The different perforations used for self-adhesive (peel-and-stick) and gummed stamps will allow you to identify the style of stamp. Perforations are used to allow stamps to be easily detached from each other.
Gummed stamps are perforated by cutting rows and columns of small holes. The size is identical on all four edges of each stamp.
Self-adhesive stamps are cut to shape by using a metal die. Dies can be produced to cut stamps in virtually any shape - ie. self-adhesive stamps currently have a flat section at their top and bottom.
CTO stands for "cancelled to order", or in other words, postmarked. It indicates the stamp has been postmarked without being used for postage.
FDI stands for "first day of issue" of a stamp. As the name implies, a first day of issue postmark can only be applied to stamps being released on the day of issue.
A "mint" stamp is one that's in pristine condition, exactly as issued by Australia Post.
The stamps gum or adhesive is intact, it hasn't been through the postal service and is therefore not postmarked.
Maximum cards are souvenir picture postcards released with every new Australian stamp issue.
The stamp is affixed on the view side of the card where it can be seen along with the card illustration and specially designed pictorial postmark.
In addition, maximum cards have a postage paid imprint, on the “message and address” side of the card, enabling them to be posted within Australia and by air mail anywhere in the world.
Postcards feature a printed image of a stamp on the picture side of the card. The image relates to a particular stamp issue.
A maximum card has an actual stamp affixed on the picture side of the card. The stamp will be cancelled by a specially designed pictorial postmark.
A stamp pack is a presentation pack containing a set of mint stamps.
These are produced to accompany all issues of 2 or more stamps. The pack can also contain, when issued, a miniature sheet.
The stamp pack allows the stamps to be kept in the original packaging. Their see-through mounts and background information are appealing to collectors.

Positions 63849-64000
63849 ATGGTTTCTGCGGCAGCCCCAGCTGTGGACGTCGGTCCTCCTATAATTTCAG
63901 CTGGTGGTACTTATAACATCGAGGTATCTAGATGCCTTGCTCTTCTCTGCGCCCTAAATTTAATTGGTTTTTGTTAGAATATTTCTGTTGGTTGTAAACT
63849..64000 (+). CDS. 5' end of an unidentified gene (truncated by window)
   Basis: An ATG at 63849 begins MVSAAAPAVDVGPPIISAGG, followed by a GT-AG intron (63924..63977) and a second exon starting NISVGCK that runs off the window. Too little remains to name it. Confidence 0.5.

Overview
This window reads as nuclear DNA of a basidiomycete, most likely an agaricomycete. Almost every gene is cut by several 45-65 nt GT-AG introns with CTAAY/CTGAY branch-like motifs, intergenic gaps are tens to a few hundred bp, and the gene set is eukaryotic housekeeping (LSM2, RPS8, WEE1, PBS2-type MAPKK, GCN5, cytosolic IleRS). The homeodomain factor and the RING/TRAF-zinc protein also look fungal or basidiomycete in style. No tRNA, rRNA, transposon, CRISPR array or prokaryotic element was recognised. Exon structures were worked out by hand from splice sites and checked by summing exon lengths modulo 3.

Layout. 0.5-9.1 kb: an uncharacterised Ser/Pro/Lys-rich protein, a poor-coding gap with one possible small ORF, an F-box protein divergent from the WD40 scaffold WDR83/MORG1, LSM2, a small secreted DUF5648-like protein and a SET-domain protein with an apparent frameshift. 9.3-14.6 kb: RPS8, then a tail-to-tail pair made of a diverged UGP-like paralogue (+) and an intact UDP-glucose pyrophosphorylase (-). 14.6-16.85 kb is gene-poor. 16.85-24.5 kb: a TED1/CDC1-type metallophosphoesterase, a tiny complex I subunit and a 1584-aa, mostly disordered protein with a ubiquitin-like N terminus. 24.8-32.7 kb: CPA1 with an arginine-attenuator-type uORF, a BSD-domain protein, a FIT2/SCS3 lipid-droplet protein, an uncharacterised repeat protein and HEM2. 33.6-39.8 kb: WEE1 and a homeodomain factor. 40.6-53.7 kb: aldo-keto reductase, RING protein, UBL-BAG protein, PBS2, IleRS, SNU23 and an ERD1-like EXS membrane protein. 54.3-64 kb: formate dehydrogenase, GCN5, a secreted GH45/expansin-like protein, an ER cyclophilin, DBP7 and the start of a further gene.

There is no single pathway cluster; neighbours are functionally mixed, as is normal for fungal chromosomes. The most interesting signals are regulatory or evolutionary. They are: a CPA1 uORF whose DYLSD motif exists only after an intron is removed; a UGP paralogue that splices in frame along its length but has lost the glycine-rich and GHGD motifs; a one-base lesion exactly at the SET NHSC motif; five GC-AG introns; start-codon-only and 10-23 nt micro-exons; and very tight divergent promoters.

The Seal of Authenticity is a sticker with Australia Post branding attached to the back of some products. It contains DNA authenticity and certification number of the product.
The Seal of Authenticity first appeared on the CI Lunar New Year 2008 - Year of the Rat PNC (Postal and Numismatic Cover).
The seal was introduced as a way for collectors to be sure they’re buying an official Australia Post product.
An imperforate stamp has all the characteristics of a postage stamp except for the perforations - or holes - separating the stamps.
Stamps can be either semi-imperforate (with some perforations missing), or fully imperforate (with no perforations at all).
The perforations are one of several security features included in a stamp.
Imperforate or semi-imperforate stamps are designed as a collectable. They're a way of offering something unusual to collectors..
You can still use imperforate stamps for postage, as long as they're posted in their original format. If they're included in a minisheet, they're valid for postage providing the minisheet is intact.
If you would like to get your first day cover envelope postmarked, you can do so at selected Post Offices.
First day issue postmarks cannot be applied before the date of issue. If you purely want your postmark for collectable purposes, and won’t be placing your envelope into the postal system, there is a grace period of up to 4 weeks beyond the first day of issue when you can still get your item postmarked.
We allow this grace period, as we understand that collectors may not always be able to present first day covers for postmarking on the day of issue - you may be coming from interstate, or even overseas. This is the case with any first day of issue postmark, commemorative, or temporary postmark.
If you’d like Australia Post to make you an official postmark, please put your request in writing and send it to:
GPO Box 1777
MELBOURNE VIC 3001
We’ll guide you through the steps involved.
Philatelic mail and regular mail are treated the same way when they go through our letter sorting machines.
Biro marks are used when a postmark cancellation hasn’t been applied effectively.
Stamp dealers operate businesses selling or buying stamps from the public. Contact details for stamp dealers in your area can be found through the Australian Philatelic Traders Association (APTA).
You should also look for details of stamp fairs or exhibitions in your area by visiting the Australian Philatelic Federations (APF).
Postage stamps that are valid for postage in Australia at the current time are those:
- Inscribed "Australia", from 14/02/1966 to current
- Inscribed "Australian Antarctic Territory", from 28/09/1966 to current
- Inscribed "Christmas Island Australia", from 4/03/1994 to current
- Inscribed "Cocos (Keeling) Islands", from 09/07/1969 to 02/09/1979
- Inscribed "Cocos (Keeling) Islands Australia", from 17/02/1994 to current
- Inscribed "Norfolk Island Australia", from 20/09/2016 to current